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A Long Night but "It's So Worth It"

Ann Kenda
Arkansas Public Media

The 2017 Mission of Mercy event attracted thousands of people to the Convocation Center at Arkansas State University this weekend for no-cost, no-appointment dental services such as cleanings, fillings and extractions. People started lining up the night before to take advantage of the rare opportunity to receive free dental care that otherwise would have cost them hundreds or even many thousands of dollars.

Brian Baxter, a disabled veteran from Pine Bluff, was first in line and sitting near the patient entrance door in a folding chair the afternoon before the event was to open at 6am the next day. He explained that his wife needs some teeth extractions that would have cost $8,000 without the free event. He sent her to a nearby motel and settled in for a long night holding her place so she could get the teeth he said were slowly poisoning her removed early the next day.

Credit Ann Kenda / Arkansas Public Media
Arkansas Public Media
Brian Baxter of Pine Bluff was first in line for the free dental clinic, having arrived by 5pm the afternoon beforehand.

“It’s all God.  I give him the glory, not me,” he said, brushing off suggestions that he might be husband of the year for camping out all night to get her a badly-needed dental visit.  

Others started joining Baxter in line by around 11pm. Someone went on a McDonald’s run and came back with a bag of hamburgers to share with anyone who might be hungry, and others played on their phones, flipped through magazines or talked about the state’s execution of a death row inmate that was taking place that evening. Others agreed that they would make sure that an elderly man who was waiting silently and appeared to badly need the dental services would not lose his place in line when a larger crowd arrived in the morning.

Some said they needed long overdue cleanings and small cavities filled, while others said they had been in intense pain for quite some time and were more than willing to wait all night if that’s what it took to get diseased teeth extracted.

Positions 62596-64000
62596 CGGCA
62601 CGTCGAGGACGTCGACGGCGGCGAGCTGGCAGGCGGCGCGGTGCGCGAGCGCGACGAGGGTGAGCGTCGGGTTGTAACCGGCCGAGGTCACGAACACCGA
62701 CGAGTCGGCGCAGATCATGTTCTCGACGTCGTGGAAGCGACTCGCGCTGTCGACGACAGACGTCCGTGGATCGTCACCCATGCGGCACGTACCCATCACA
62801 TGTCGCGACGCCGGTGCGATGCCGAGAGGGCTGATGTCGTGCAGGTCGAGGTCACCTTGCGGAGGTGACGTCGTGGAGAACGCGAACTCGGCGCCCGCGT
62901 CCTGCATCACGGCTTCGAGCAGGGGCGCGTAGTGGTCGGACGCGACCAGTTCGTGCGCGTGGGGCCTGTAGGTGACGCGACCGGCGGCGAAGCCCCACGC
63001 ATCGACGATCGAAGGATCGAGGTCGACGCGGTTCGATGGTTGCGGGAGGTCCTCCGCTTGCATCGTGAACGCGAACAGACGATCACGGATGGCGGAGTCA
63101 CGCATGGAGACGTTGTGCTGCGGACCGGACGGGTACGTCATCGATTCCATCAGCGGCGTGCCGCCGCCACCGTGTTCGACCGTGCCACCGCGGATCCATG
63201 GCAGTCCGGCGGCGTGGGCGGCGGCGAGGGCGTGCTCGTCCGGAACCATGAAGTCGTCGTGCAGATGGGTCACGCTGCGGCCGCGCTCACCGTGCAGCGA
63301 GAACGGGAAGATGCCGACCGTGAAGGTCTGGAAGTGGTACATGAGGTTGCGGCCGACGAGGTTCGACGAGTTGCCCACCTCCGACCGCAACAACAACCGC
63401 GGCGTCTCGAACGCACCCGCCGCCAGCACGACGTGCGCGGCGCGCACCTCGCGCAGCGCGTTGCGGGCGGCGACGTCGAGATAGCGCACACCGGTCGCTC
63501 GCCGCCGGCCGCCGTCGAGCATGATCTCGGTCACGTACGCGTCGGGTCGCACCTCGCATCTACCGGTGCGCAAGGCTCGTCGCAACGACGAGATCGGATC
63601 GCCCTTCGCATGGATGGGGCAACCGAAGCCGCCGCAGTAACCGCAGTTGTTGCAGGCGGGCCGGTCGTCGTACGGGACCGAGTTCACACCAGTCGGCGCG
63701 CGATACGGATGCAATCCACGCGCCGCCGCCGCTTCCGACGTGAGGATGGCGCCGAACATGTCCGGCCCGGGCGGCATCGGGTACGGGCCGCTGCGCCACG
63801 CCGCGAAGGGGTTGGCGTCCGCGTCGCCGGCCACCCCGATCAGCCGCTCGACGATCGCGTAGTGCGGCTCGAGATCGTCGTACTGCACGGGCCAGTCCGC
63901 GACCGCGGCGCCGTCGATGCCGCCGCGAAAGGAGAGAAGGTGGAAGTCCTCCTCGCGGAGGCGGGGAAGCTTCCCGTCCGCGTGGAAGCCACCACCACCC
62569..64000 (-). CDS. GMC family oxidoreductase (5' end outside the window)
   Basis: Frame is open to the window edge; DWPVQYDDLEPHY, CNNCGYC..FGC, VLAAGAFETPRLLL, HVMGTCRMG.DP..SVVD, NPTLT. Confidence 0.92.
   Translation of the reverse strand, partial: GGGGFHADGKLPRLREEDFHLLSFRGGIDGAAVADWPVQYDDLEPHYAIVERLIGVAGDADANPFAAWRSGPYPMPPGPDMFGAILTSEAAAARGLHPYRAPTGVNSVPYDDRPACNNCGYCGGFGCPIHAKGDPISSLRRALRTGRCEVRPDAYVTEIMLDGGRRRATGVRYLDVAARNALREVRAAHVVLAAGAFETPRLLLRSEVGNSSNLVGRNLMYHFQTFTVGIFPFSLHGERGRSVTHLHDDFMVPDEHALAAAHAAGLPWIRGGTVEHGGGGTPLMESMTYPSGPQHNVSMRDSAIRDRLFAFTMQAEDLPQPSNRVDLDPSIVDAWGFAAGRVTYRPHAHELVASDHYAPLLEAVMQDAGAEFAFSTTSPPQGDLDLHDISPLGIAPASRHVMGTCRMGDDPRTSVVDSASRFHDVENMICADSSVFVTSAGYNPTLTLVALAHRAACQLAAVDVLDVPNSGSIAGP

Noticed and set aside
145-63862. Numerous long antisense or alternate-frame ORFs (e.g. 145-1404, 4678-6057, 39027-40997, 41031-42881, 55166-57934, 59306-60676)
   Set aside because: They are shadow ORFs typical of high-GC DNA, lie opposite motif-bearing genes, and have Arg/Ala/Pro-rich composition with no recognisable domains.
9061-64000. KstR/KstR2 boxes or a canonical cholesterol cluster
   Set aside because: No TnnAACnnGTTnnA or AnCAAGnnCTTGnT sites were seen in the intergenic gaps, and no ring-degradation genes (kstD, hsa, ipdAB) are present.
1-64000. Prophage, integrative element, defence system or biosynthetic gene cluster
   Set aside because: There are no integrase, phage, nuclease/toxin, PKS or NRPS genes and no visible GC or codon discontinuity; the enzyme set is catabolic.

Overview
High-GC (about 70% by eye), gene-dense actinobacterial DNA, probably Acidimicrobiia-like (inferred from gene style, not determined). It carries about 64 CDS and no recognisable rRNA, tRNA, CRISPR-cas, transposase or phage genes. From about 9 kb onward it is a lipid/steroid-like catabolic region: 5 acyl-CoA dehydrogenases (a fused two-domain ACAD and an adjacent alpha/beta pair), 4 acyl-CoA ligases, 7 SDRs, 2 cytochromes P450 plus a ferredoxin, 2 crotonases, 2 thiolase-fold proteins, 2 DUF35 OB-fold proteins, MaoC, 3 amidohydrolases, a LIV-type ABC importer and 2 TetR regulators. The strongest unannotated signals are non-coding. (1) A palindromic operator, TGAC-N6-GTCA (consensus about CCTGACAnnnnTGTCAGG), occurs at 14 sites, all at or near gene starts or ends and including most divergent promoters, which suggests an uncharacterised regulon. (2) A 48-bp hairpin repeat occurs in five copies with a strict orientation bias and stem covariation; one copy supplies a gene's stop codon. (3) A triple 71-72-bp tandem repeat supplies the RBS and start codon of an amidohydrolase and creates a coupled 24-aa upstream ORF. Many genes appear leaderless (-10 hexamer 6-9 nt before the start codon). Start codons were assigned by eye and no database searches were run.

“The last time I checked, for one tooth for me it was $1200,” said Doris Jones of Jonesboro. Others said they had been quoted figures for dental work that ran into the hundreds or thousands of dollars and was out of the question for their budgets.

“I have a printout and it was going to be $400 per tooth,” said Amy from Cabot, who needed five teeth pulled plus some cavities filled for an additional $680.  She said with the extractions and cavities her husband needed, their total bill for all their dental work would have been about $6,000 and with two children to support, it simply wasn’t going to happen.

“I make a little money but nothing that even compares to having fork that out.  So it’s a blessing, that’s what it is,” said her husband, Daniel, who described the daily pain of two impacted teeth in the back of his mouth.

Jasmine from Des Arc was wrapped up in blanket while chatting with some new friends in the line. “We’re making it fun.  It’s like a big family outing,” she said.

This story is produced by Arkansas Public Media. What's that? APM is a nonprofit journalism project for all of Arkansas and a collaboration among public media in the state. We're funded in part through a grant from the Corporation for Public Broadcasting, with the support of partner stations KUAR, KUAF, KASU and KTXK. And, we hope, from you! You can learn more and support Arkansas Public Media's reporting at Arkansas Public Media is Natural State news with context.


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